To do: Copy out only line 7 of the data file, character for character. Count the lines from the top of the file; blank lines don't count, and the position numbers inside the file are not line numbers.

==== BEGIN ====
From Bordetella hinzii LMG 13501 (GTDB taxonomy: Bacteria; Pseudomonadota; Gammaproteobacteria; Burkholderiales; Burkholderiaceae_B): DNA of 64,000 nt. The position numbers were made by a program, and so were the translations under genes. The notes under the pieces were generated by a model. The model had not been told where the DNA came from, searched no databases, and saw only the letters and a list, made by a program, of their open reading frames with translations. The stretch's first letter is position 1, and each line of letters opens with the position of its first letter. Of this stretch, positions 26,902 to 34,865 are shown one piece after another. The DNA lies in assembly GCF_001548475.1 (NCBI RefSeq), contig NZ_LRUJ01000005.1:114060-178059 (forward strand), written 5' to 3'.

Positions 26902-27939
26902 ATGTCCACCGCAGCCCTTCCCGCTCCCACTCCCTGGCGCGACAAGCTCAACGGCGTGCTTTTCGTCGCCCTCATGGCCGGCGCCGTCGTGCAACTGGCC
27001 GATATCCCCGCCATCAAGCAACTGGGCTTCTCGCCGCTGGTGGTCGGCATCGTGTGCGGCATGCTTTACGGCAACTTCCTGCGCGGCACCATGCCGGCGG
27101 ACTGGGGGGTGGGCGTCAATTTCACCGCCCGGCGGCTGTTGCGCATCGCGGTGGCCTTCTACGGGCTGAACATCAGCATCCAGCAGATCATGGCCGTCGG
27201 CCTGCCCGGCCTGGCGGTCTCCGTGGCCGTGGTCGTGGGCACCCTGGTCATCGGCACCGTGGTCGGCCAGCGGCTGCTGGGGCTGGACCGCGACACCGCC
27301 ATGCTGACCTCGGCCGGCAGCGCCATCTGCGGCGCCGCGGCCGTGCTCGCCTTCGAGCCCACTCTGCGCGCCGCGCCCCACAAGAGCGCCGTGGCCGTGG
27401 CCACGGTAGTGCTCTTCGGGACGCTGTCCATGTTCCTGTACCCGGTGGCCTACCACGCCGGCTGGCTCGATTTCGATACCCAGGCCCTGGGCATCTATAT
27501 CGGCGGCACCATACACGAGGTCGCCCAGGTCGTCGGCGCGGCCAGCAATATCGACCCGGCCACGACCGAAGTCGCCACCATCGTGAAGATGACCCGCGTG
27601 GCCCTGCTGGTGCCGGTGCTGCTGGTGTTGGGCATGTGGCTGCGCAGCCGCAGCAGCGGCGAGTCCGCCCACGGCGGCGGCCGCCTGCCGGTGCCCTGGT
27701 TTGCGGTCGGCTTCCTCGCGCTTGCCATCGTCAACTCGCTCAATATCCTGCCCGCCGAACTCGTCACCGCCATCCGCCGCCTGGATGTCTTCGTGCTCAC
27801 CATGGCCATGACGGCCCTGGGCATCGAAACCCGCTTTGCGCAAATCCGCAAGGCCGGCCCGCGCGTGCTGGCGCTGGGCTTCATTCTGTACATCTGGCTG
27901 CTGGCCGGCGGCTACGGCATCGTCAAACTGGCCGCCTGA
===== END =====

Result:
27301 ATGCTGACCTCGGCCGGCAGCGCCATCTGCGGCGCCGCGGCCGTGCTCGCCTTCGAGCCCACTCTGCGCGCCGCGCCCCACAAGAGCGCCGTGGCCGTGG